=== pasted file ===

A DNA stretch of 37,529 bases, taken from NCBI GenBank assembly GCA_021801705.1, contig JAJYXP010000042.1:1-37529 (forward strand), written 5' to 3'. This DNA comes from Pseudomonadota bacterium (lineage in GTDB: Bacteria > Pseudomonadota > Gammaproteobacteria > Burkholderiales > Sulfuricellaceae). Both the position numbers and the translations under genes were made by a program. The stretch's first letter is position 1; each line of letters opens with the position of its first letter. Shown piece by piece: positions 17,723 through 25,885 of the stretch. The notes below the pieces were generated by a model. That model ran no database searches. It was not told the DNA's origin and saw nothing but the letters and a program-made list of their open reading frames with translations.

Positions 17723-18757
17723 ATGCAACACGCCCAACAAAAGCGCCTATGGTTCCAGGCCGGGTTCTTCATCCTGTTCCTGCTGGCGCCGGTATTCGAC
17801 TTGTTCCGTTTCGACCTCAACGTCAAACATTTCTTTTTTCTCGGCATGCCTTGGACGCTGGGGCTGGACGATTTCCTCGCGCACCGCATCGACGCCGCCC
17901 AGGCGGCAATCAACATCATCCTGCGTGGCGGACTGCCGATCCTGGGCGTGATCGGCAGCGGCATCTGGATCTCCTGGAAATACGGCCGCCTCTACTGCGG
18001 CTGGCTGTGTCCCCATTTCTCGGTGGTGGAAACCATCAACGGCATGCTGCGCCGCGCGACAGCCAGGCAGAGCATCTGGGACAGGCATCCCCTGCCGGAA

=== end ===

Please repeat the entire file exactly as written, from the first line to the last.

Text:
A DNA stretch of 37,529 bases, taken from NCBI GenBank assembly GCA_021801705.1, contig JAJYXP010000042.1:1-37529 (forward strand), written 5' to 3'. This DNA comes from Pseudomonadota bacterium (lineage in GTDB: Bacteria > Pseudomonadota > Gammaproteobacteria > Burkholderiales > Sulfuricellaceae). Both the position numbers and the translations under genes were made by a program. The stretch's first letter is position 1; each line of letters opens with the position of its first letter. Shown piece by piece: positions 17,723 through 25,885 of the stretch. The notes below the pieces were generated by a model. That model ran no database searches. It was not told the DNA's origin and saw nothing but the letters and a program-made list of their open reading frames with translations.

Positions 17723-18757
17723 ATGCAACACGCCCAACAAAAGCGCCTATGGTTCCAGGCCGGGTTCTTCATCCTGTTCCTGCTGGCGCCGGTATTCGAC
17801 TTGTTCCGTTTCGACCTCAACGTCAAACATTTCTTTTTTCTCGGCATGCCTTGGACGCTGGGGCTGGACGATTTCCTCGCGCACCGCATCGACGCCGCCC
17901 AGGCGGCAATCAACATCATCCTGCGTGGCGGACTGCCGATCCTGGGCGTGATCGGCAGCGGCATCTGGATCTCCTGGAAATACGGCCGCCTCTACTGCGG
18001 CTGGCTGTGTCCCCATTTCTCGGTGGTGGAAACCATCAACGGCATGCTGCGCCGCGCGACAGCCAGGCAGAGCATCTGGGACAGGCATCCCCTGCCGGAA